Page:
Leaders of the London Olympics have vowed to find out why blocks of seats at highly sought events are lying empty and said they might set up new systems to ensure that those seats are filled, even if they have to be given away.
They were responding to widespread criticism from Saturday’s opening day of competition, when whole sections of lower-tier seats were largely empty at events, including tennis, gymnastics and swimming. By contrast, an estimated 1 million people lined the route of Saturday’s outdoor cycling, an unticketed and free event.
Sebastian Coe, chairman of the London Organising Committee, and British Culture Secretary Jeremy Hunt said they suspected that most of the no-shows were the guests of the games’ corporate sponsors. Coe said the committee might name and shame those responsible if they don’t take steps to get real fans in the seats.
“We think it was accredited seats that belonged to sponsors. But if they’re not going to turn up, we want those tickets to be available for members of the public, because that creates the best atmosphere. So we’re looking at this very urgently,” Hunt said.
David Sparkes, chief executive of British Swimming, said the Olympic Aquatics Centre was much fuller in the evening than the morning heats. But he suggested that the Olympics should create a facility whereby holders of tickets who won’t use them can donate them immediately to a charity for resale.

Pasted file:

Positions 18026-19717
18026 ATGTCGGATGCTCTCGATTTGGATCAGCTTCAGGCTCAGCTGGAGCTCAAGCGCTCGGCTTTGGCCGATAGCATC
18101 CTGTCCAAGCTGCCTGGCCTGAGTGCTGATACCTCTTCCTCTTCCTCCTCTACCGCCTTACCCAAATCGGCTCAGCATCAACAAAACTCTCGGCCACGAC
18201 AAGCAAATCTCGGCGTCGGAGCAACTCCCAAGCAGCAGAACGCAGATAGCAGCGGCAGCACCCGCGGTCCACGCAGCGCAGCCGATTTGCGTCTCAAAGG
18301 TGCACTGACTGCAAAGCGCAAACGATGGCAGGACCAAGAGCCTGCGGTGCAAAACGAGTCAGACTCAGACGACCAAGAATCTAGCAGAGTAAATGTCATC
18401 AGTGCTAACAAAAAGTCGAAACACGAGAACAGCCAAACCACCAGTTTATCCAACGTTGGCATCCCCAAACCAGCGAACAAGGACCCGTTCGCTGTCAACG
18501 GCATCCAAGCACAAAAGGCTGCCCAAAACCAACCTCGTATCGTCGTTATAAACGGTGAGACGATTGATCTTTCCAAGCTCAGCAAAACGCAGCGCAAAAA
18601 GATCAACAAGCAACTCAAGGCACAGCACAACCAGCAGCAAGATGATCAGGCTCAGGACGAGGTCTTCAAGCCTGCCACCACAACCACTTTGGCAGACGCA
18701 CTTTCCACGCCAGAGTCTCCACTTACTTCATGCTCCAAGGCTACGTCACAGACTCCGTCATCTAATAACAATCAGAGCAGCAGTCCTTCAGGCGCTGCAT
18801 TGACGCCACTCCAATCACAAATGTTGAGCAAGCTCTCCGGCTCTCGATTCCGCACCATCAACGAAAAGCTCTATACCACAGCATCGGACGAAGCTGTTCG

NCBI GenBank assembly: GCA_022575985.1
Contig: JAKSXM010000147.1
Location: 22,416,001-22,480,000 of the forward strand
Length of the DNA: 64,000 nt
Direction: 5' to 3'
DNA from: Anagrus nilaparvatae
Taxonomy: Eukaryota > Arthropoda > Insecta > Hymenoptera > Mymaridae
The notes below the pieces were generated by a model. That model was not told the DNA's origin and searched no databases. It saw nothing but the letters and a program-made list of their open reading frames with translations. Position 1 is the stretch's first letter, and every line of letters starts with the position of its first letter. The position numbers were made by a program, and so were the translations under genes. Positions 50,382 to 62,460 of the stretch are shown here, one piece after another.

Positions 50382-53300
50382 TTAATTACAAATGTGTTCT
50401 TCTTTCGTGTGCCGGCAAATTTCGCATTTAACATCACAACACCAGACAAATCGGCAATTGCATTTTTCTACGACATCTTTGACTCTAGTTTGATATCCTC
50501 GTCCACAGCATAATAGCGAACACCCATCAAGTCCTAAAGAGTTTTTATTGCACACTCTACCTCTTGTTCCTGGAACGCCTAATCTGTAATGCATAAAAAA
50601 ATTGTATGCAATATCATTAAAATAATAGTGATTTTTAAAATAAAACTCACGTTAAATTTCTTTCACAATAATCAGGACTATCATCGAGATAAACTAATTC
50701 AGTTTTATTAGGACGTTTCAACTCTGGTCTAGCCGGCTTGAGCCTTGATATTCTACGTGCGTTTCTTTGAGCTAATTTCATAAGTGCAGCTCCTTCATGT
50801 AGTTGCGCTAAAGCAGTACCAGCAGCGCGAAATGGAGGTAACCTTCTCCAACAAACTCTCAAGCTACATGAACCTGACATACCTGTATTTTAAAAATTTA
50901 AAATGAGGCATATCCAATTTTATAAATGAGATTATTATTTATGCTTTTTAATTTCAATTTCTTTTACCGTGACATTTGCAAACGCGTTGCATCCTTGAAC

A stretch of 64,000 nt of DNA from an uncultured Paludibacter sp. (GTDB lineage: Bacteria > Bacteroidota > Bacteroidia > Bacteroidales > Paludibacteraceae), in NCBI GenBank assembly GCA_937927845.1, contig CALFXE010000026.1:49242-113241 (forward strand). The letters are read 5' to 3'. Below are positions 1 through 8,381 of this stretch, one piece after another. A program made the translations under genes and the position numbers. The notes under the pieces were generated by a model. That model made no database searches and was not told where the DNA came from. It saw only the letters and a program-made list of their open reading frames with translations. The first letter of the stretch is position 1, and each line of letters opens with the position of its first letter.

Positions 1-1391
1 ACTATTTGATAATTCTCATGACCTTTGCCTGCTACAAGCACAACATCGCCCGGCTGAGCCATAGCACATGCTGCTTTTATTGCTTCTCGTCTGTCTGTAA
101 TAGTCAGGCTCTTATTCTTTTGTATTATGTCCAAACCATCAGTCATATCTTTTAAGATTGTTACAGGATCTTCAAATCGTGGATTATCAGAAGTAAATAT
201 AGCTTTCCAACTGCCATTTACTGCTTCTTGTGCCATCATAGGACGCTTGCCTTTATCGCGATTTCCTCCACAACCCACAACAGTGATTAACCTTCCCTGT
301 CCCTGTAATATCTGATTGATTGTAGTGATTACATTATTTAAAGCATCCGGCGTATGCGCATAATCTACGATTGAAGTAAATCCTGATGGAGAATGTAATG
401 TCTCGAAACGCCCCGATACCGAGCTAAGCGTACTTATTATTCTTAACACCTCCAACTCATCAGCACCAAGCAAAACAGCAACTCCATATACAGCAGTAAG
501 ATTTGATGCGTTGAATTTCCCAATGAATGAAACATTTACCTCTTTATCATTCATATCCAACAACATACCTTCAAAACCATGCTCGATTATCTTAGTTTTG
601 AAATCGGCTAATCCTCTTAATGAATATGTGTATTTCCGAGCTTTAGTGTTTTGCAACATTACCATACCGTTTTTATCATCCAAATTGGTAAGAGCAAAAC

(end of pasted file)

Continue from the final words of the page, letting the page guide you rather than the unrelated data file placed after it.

“We all like to see a full house. The pool is one of the most sought-after venues and tickets are hard to come by,” Sparkes said.
The London Games Organising Committee said in a statement emailed to The Associated Press it is looking into “who should have been sitting in the seats, and why they did not attend”.
Hunt said London organisers had learned from Beijing in 2008, which had problems filling some venues because of the high cost of tickets.
“One of the lessons that we took away… is that full stadia create the best atmosphere, it’s best for the athletes, it’s more fun for spectators, and it’s been an absolute priority.”
He noted that the London Games does feature a facility whereby fans leaving a stadium can turn in their tickets to be used by other fans on standby, but he said other systems to redistribute tickets would be considered.
“We want this to be the Olympics that people remember for the best atmosphere,” he said.